How to Convert an Excel Spreadsheet to XML (Import And Export Data Easily)

Written by co-founder Kasper Langmann, Microsoft Office Specialist.

Extensible markup language (XML) is a common format for working with data. And if you want to get your spreadsheet from Excel to another program, you might have to use it.

Excel lets you convert your spreadsheets to XML files easily—but it’s not obvious how to get started.

Let’s take a look at creating an XML schema, adding that schema to your spreadsheet, and saving your new XML file.

We’ll also go over the basics of XML, in case you’re not familiar with it.

Kasper Langmann, Co-founder of Spreadsheeto

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We’ll be using a spreadsheet throughout this article to see how XML works.

If you’d like to follow along, you can download that same spreadsheet below.

Grab it now and let’s learn about XML!


BONUS: Download the XML Exercise Workbook File to go along with this post.

What is XML?

XML is a way of marking up data. It doesn’t actually do anything—it serves to tell a program what particular pieces of information represent.

For example, you might have some XML that looks like this:


The tags—site, title, and topic—don’t have any built-in function or purpose. But another program might be able to interpret them in a way that’s useful.

When you convert Excel data into XML, you simply add markup information like that above to your spreadsheet. Then that information can be better used by some other application.

Creating a markup schema

Before you convert your spreadsheet into XML, you need a markup schema. This defines each field that you’ll use in your XML file.

In our spreadsheet, we have four types of information: car make, car model, year of manufacture, and value. So our Excel schema will have four different tags.

For simplicity’s sake, we’ll call them “make,” “model,” “year,” and “value.”

Open up a blank text file, and add the following lines:


These are standard pieces of information that XML files need. Don’t worry about them too much right now.

See where we typed “car-data”? You should use that space to include a descriptive name for your XML schema.

Kasper Langmann, Co-founder of Spreadsheeto

Now add the following lines:


The record tags define a single record described by our spreadsheet. The other tags define the relevant pieces of information for that record.

Finally, add the closing tag to the end of the file:


Now, save the file as “car-data.xml.”

Kasper Langmann, Co-founder of Spreadsheeto

Why add two record?

You’ll notice that we entered the information for two cars (two records) in the XML file. This is important.

If you don’t do this, Excel won’t know that each XML element is meant to be repeated throughout the spreadsheet. With a non-repeating element, you can only assign a single cell to any category.

And that doesn’t work for most spreadsheets.

Adding the markup schema to Excel

Now that we have an XML schema, we need to add it to Excel.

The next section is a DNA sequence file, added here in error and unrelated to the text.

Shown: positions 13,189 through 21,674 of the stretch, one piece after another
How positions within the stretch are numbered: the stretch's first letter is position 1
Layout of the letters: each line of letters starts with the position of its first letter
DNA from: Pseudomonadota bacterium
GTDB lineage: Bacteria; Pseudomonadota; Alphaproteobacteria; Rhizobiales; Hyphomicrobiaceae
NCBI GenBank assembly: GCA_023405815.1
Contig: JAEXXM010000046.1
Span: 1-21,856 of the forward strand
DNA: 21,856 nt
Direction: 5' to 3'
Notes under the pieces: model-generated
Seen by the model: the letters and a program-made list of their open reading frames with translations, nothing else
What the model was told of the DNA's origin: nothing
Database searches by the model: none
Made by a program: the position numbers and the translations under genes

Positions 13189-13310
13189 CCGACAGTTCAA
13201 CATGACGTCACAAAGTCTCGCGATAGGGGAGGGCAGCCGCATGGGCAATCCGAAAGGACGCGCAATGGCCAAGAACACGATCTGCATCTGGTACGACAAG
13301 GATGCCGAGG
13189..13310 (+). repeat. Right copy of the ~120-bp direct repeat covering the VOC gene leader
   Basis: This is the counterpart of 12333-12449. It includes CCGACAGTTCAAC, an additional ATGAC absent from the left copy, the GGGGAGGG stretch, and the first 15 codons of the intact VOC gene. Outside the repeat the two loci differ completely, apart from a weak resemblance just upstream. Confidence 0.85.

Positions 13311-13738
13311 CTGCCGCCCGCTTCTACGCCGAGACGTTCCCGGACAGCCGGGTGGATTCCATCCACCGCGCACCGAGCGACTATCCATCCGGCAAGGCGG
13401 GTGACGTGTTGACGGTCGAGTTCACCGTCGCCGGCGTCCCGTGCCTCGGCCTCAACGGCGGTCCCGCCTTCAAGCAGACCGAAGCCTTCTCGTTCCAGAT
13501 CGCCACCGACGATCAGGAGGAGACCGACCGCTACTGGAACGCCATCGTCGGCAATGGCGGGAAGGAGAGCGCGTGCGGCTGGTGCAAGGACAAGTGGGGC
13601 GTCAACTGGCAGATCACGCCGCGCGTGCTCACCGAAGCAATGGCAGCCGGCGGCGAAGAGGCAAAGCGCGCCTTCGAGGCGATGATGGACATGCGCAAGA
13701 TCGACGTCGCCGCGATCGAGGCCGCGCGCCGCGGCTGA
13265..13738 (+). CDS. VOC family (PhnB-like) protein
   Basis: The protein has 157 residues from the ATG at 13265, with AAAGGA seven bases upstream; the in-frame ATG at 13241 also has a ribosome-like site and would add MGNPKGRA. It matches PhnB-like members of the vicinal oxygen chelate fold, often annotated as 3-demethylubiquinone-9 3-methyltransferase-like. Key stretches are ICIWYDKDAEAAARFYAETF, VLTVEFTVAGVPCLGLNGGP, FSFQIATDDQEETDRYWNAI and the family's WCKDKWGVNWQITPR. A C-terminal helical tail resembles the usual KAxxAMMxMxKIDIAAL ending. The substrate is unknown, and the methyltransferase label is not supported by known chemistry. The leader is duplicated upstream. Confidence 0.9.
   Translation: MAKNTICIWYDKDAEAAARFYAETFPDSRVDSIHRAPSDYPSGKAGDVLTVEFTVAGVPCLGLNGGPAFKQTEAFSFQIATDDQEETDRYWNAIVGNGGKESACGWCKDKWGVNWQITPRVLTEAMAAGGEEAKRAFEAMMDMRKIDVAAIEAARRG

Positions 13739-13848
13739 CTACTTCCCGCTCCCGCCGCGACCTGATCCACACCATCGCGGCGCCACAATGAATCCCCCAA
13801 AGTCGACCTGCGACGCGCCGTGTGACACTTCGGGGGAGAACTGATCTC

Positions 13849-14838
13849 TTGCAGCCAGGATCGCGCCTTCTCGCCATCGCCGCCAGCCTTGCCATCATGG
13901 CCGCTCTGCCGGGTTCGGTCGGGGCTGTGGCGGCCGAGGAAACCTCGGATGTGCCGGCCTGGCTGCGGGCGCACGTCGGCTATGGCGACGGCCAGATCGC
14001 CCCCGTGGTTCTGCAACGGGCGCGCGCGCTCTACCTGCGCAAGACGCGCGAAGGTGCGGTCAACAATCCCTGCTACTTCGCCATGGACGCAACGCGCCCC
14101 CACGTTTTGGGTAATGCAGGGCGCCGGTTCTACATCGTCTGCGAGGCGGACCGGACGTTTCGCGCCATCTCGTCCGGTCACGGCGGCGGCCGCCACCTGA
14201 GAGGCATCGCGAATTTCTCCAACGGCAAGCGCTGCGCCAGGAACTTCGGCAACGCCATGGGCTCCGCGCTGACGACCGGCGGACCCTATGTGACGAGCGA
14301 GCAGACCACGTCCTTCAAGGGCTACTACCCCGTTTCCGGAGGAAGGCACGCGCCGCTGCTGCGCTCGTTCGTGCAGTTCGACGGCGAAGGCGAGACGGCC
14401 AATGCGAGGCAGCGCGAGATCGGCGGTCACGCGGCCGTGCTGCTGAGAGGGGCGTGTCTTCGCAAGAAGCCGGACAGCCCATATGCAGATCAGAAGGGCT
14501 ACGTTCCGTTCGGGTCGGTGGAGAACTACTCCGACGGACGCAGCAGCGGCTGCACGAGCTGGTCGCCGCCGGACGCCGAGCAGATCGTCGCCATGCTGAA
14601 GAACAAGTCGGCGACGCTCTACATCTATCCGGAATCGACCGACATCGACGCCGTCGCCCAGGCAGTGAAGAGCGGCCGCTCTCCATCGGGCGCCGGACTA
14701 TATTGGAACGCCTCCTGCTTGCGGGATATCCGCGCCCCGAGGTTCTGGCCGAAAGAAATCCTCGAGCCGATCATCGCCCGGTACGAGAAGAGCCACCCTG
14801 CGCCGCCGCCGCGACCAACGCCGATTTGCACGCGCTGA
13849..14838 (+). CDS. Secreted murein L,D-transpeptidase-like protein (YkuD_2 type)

First, make sure the Developer tab is visible.

Right-click on the Ribbon, and select Customize the Ribbon:


In the resulting window, make sure the Developer tab is checked:


Now we need to add the schema file to Excel.

Kasper Langmann, Co-founder of Spreadsheeto

Open the Developer tab, and click on Source in the XML section:


In the XML pane, click XML Maps:


Click Add in the resulting window, then navigate to your XML file and select it.

You’ll see a warning message from Excel:


Click OK. You’ll now see your XML map:


Finally, click OK again, and you’ll see your map added to the XML Source pane:


Now that the XML schema has been added, we can start assigning data to it.

Kasper Langmann, Co-founder of Spreadsheeto

Marking up your data

With the XML schema loaded into Excel, we can begin the process of assigning XML tags to the data in our spreadsheet.

All you need to do is drag the XML element to the corresponding column in your spreadsheet.

Below, you can see me dragging the “make” element to the “Make” column:


If everything has gone as planned, the column will be highlighted in alternating shades of blue.

Kasper Langmann, Co-founder of Spreadsheeto

To assign the rest of the elements, drag them to the corresponding columns.

When you’re done, all the columns will be highlighted. That means all the data in your spreadsheet has been correctly tagged with XML.


Just to make sure, we’ll export the XML and take a look at it.

Kasper Langmann, Co-founder of Spreadsheeto

Exporting XML

To export your data into an XML file that other apps can read, go to the Developer tab in the Ribbon and click Export:


Choose a location and a filename, then click Export.

You now have an XML file with all your Excel data in it!

If you navigate to that file and open it in a text editor, you’ll see the full XML:


Starting converting Excel to XML

Once you’ve gone through this process a couple times, you’ll be able to do it very quickly.

Soon you’ll be exporting your Excel spreadsheets to XML in no time at all!